It was hardly pretty. It was a snapshot of a season.
But it was never in doubt for the Oregon Ducks.
This year Oregon clearly was not the same as the team that came just short of a national championship. Chip Kelly's offense was innovative and overwhelming in 2009, then matured and became mostly unstoppable in 2010. But in 2011, they sputtered and bumbled in most of their games, only to show flashes of those previous two incarnations. And they pulled away from a conference still trying their best to catch up to them.
That'll be the story of Oregon 2011. A good team that showcased flashes of a great team, but was a step below their previous incarnations. It was a team that was penalized too much, missed too many blocks, dropped too many passes, saw their quarterback misconnect on too many throws, saw their defense miss assignments, etc, etc. Oregon fans were left griping as much as they were praising, something that didn't happen much the first two seasons of the Kelly era. They were blitzed by LSU and blew another title shot against USC, as they weren't good enough to beat the best of the best.
Yet at the end of the season, they stand conference champions three years running.
You could argue it would be different if Stanford holds onto the football in Palo Alto, or if Reggie Bush didn't buy his family a house. But the Ducks were deserving of representing the Pac-12 North, and they're deserving of another Pac-12 title. Oregon's offense was just too much to handle for almost every team, as the speed and skill of their backfield proved to be enough to eventually pile up the points again. Their defense pulled out the stops with their pressure to eventually hold the majority of the opposing offenses down, particularly to strip the Cardinal of their national title shot.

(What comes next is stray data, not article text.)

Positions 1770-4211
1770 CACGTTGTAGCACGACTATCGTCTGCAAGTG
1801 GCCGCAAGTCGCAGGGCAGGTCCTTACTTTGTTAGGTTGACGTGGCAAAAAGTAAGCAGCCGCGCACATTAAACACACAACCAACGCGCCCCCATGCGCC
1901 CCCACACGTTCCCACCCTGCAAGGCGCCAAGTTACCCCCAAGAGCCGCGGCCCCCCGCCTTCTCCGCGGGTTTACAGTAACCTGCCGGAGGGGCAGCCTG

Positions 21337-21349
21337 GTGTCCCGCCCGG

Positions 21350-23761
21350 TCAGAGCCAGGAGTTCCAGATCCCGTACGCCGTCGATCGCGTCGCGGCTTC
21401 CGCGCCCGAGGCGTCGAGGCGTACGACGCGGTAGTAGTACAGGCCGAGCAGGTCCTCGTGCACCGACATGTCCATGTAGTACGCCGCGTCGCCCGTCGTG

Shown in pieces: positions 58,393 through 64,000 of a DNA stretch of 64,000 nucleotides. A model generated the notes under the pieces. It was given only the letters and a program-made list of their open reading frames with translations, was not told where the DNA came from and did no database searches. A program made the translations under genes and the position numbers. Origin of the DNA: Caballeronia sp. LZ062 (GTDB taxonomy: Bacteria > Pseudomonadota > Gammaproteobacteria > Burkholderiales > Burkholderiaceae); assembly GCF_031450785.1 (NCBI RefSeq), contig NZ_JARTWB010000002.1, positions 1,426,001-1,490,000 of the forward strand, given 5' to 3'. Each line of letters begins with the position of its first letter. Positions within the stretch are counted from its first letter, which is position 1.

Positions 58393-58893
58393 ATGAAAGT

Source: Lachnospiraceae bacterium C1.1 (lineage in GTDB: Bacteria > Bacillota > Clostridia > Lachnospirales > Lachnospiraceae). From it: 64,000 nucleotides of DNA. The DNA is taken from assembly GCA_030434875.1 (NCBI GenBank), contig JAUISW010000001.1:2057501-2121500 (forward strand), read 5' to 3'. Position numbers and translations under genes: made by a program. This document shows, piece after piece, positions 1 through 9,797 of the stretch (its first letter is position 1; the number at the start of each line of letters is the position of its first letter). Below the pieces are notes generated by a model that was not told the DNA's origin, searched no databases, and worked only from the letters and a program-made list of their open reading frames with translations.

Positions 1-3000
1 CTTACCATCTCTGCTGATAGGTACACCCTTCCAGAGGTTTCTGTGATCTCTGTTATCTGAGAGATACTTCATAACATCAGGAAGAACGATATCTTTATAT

Oregon's Pac-12 Championship game was in many ways a microcosm of their season. Inconsistent play on both sides of the ball (how do you give up 31 to UCLA?) and sloppy mistakes everywhere, but they took advantage of the weaknesses of their opponent to pick up the win. Oregon was better than every probation-less conference foe they faced, and they did what they needed to get back to the title game.
And it was LaMichael James being the difference-maker once again, piling up another 200 yard, three touchdown game (a performance that assures victory nearly everytime for the Ducks). James keeps on proving that despite all the talent coming back, he'll be hard for the Ducks to replace. His durability and his versatility have turned concerning contests for Oregon into routs, and it happened again on Friday night as he kept coming and running past UCLA defenders. James was unstoppable in pushing Oregon to another 40+ point effort through three quarters, and it was a pace that the Bruins (and few other teams) just couldn't keep up with.
Oregon still will have a lot to prove; they have yet to win a marquee non-conference contest, and they figure to get another chance when they play the winner of Wisconsin/Michigan State in Pasadena. The Ducks will have to start correcting all the errors that have plagued their units if they plan on reversing that trend.
But when it comes to the Pac-12, it's still all Ducks. Another year, another championship.